Four Weddings and a Funeral

four_weddings_and_a_funeral_ver2 (1)★★★

Charles (Hugh Grant) and Scarlett (Charlotte Coleman) are late for a wedding. They quickly change into their outfits and speed off in a mini-car. They are integral members of the entourage. Best man and Maid of honor. But later at the altar, in the final moments, they realize they have forgotten the wedding rings.

In the after party, their friends are introduced. There is Fiona (Kristin Scott Thomas), who speaks without caution. Matthew(John Hannah) and Gareth(Simon Callow), who are a couple. And Gerald(Rowan Atkinson), who is training for the priesthood. Lots of drinks are poured. Big plans for a sleepover are discussed. Until Charles lays eyes on Carrie (Andie MacDowell), the woman with a big black hat.

Charles decides to follow Carrie to her motel. The attraction is mutual and after many small talks and deep stares, they sleep together. It’s clear that Carrie is in love. But Charles seems a bit confused with his feelings.

Hugh Grant plays Charles as irresponsible in both action and words. Apprehension is drawn by what he might say in conversations. And it’s complicated considering that he has dated many women who constantly appear in weddings he attends.

This brings about attitudes towards marriage. Characters have different definitions. One explains that couples marry to end embarrassing pauses in their conversations; an icebreaker to end the lack of conversation in their relationship. Another is more optimistic and describes that it’s all about finding the right person.

But Charles is affected by Carrie. Past lovers reveal that he isn’t one for commitment. And it leads to lots of funny dialogue, like when Charles is on the spot at a wedding table occupied by ex-girlfriends. Grant uses his understated tone of sarcasm effectively. From comedy to romance to sentimental, the film handles these shifts quite well. It’s directed by Mike Newell, written by Richard Curtis and is equally funny as it is sweet.

Dr. Dolittle


On a front yard, John and his dog speak to one another. His father witnesses them but can’t hear the dog.  It appears that John is gifted. His dad naturally thinks otherwise.

His father asks the school principal to speak with John, hoping to heal his “condition”. It doesn’t work. Then a priest tries an exorcism. And it affects John deeply that he resolves to never again speak with animals.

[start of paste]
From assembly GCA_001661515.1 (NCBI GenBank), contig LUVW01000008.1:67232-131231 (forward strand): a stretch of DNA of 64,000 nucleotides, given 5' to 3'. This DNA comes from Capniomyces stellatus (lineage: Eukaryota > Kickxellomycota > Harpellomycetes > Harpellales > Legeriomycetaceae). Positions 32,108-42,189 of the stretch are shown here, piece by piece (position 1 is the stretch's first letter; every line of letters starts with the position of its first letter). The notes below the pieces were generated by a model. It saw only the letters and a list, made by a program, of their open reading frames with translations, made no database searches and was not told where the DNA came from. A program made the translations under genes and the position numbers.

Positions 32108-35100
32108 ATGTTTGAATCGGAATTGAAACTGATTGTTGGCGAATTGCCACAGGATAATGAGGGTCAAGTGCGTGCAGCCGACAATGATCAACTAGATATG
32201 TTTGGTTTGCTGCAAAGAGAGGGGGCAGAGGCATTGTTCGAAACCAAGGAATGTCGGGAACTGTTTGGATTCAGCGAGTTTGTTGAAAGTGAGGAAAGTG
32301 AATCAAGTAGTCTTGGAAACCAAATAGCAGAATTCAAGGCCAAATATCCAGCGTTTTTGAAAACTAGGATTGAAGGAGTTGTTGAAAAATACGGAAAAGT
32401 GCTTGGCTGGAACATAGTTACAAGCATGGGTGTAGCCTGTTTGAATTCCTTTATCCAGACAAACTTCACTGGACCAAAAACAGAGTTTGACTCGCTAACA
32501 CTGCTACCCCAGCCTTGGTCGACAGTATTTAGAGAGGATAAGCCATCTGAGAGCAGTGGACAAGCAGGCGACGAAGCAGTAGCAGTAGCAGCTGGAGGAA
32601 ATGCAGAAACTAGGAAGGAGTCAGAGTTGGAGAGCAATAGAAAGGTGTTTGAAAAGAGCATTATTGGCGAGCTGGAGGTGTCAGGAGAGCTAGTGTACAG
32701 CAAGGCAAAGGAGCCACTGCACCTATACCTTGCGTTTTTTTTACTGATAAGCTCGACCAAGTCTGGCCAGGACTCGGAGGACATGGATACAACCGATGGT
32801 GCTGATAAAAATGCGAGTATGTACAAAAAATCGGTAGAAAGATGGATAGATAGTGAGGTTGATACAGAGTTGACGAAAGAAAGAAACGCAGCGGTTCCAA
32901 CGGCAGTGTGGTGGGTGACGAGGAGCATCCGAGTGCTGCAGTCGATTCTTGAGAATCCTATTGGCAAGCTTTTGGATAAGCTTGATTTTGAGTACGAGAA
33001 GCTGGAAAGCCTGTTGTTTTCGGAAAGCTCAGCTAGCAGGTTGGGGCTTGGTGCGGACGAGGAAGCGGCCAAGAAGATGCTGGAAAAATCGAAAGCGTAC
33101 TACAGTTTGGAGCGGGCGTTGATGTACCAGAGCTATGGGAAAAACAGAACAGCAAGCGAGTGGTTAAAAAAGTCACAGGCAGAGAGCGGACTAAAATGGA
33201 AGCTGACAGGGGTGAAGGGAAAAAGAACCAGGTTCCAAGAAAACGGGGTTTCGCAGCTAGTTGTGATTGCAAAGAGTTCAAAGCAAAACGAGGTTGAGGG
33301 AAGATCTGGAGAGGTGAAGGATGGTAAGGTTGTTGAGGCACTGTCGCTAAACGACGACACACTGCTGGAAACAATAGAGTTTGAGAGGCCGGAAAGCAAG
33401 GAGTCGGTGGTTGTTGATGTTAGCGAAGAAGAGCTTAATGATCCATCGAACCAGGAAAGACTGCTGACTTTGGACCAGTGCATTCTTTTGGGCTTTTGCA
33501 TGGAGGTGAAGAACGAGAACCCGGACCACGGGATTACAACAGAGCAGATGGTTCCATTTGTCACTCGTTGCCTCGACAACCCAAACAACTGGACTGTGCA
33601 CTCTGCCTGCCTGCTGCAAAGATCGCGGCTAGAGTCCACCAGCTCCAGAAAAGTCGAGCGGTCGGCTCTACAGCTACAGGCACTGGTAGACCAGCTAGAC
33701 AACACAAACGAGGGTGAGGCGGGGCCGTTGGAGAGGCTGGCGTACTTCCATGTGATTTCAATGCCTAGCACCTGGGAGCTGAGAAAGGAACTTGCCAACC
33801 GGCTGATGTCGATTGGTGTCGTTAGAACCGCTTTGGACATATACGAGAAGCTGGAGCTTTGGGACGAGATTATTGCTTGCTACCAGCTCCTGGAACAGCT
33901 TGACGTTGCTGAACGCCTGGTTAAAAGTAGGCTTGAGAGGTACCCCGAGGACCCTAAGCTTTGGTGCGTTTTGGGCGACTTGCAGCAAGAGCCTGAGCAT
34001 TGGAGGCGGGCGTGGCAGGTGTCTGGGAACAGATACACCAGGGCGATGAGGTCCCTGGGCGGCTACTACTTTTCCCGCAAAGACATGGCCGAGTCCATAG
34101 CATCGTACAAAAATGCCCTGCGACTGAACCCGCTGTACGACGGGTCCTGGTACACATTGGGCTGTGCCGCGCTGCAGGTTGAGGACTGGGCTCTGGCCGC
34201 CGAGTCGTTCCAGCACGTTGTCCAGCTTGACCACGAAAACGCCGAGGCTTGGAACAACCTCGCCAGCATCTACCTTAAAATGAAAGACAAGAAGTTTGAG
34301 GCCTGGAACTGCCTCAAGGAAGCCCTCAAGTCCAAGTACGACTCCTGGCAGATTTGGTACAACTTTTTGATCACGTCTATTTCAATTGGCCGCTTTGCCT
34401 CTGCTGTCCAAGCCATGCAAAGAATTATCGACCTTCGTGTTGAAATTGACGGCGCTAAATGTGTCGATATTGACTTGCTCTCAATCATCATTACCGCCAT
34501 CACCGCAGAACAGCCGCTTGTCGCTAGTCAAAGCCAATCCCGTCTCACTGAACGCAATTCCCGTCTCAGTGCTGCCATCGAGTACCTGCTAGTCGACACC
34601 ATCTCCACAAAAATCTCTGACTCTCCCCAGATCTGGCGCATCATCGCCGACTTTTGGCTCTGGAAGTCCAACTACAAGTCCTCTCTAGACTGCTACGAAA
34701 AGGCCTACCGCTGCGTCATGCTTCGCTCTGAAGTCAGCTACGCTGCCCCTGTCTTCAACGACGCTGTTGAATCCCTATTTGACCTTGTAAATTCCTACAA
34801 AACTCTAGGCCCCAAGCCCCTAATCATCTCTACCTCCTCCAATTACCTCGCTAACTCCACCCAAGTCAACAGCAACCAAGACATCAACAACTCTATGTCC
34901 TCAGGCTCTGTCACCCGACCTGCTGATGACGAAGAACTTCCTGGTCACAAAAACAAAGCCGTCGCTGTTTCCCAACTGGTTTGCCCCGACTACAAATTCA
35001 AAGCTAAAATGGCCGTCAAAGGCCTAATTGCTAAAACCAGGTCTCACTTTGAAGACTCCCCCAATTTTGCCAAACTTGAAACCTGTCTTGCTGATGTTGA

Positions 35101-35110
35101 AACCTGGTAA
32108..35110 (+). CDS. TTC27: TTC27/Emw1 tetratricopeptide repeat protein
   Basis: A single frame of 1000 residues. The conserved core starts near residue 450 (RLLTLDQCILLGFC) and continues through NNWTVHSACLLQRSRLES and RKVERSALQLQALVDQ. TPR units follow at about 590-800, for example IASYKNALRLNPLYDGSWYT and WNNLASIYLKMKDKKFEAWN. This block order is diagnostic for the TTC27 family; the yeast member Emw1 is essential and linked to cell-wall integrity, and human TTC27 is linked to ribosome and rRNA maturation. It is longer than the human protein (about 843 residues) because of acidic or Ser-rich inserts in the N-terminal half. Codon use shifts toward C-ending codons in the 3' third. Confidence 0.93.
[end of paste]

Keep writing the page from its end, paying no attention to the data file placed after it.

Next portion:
Many years later he grows up to become a doctor (Eddie Murphy). But the ability is still there. After nearly running over a dog on the road, John hears it say “watch it you bonehead!”. Then when he attends an outdoor lunch with coworkers, pigeons begin asking him for food. And at home, his daughter’s hamster starts speaking. Then word gets around the animal community, and every species from an owl, raccoon, skunk, and even rats start visiting him for medical care.

The film has a clear message about ‘being who you are’. It concerns not only Johns self-acceptance as a unique animal doctor, but also his daughter who feels weird about caring for a large egg.  Together they find happiness in the care they are giving.

As expected, much of the humor is visual. The special effects allow creatures jaws to move according to how they speak. The voices include those of Chris Rock as a boisterous guinea pig, and Ellen De Generous as a dog. There is a depressed tiger too voiced by Albert Brooks and visualized with splendid computer imagery. And this could be be the only movie where a doctor is seen giving CPR to a rat.

This is a good humored movie directed by Betty Thomas. It also stars Kristen Wilson, Kyla Pratt, Raven-Symoné as the wife and daughters of John. But the main part is Eddie Murphy as a man who feels plagued by speaking with animals, and later finds his true self as their dedicated doctor.

Born Yesterday


It doesn’t take long to know Harry’s way. Walking towards a limousine, he restrains his personal assistant from speaking. Then from inside the limo, he screams angrily at Billie to get down their private jet.

Billie is his kind, beautiful girlfriend. But it later appears that she isn’t educated in politics, which is Harry’s field.  He considers her a liability. Should Billie be interviewed about Harry’s shady businesses, she may tell the truth.

This brings in Paul, a reputable news reporter who has gained the favorable eye of Harry. He asks Paul to train Billie. To teach her formal language and manners. To educate her enough so she can handle social events. So Paul teaches her and Billie learns well. And then it happens. Paul falls in love with her.

There is an appeal about Billie’s character. She speaks with an open heart. It gives her charm and also a sense of humor. But by being with Harry, she is sad. Her spirits are oppressed.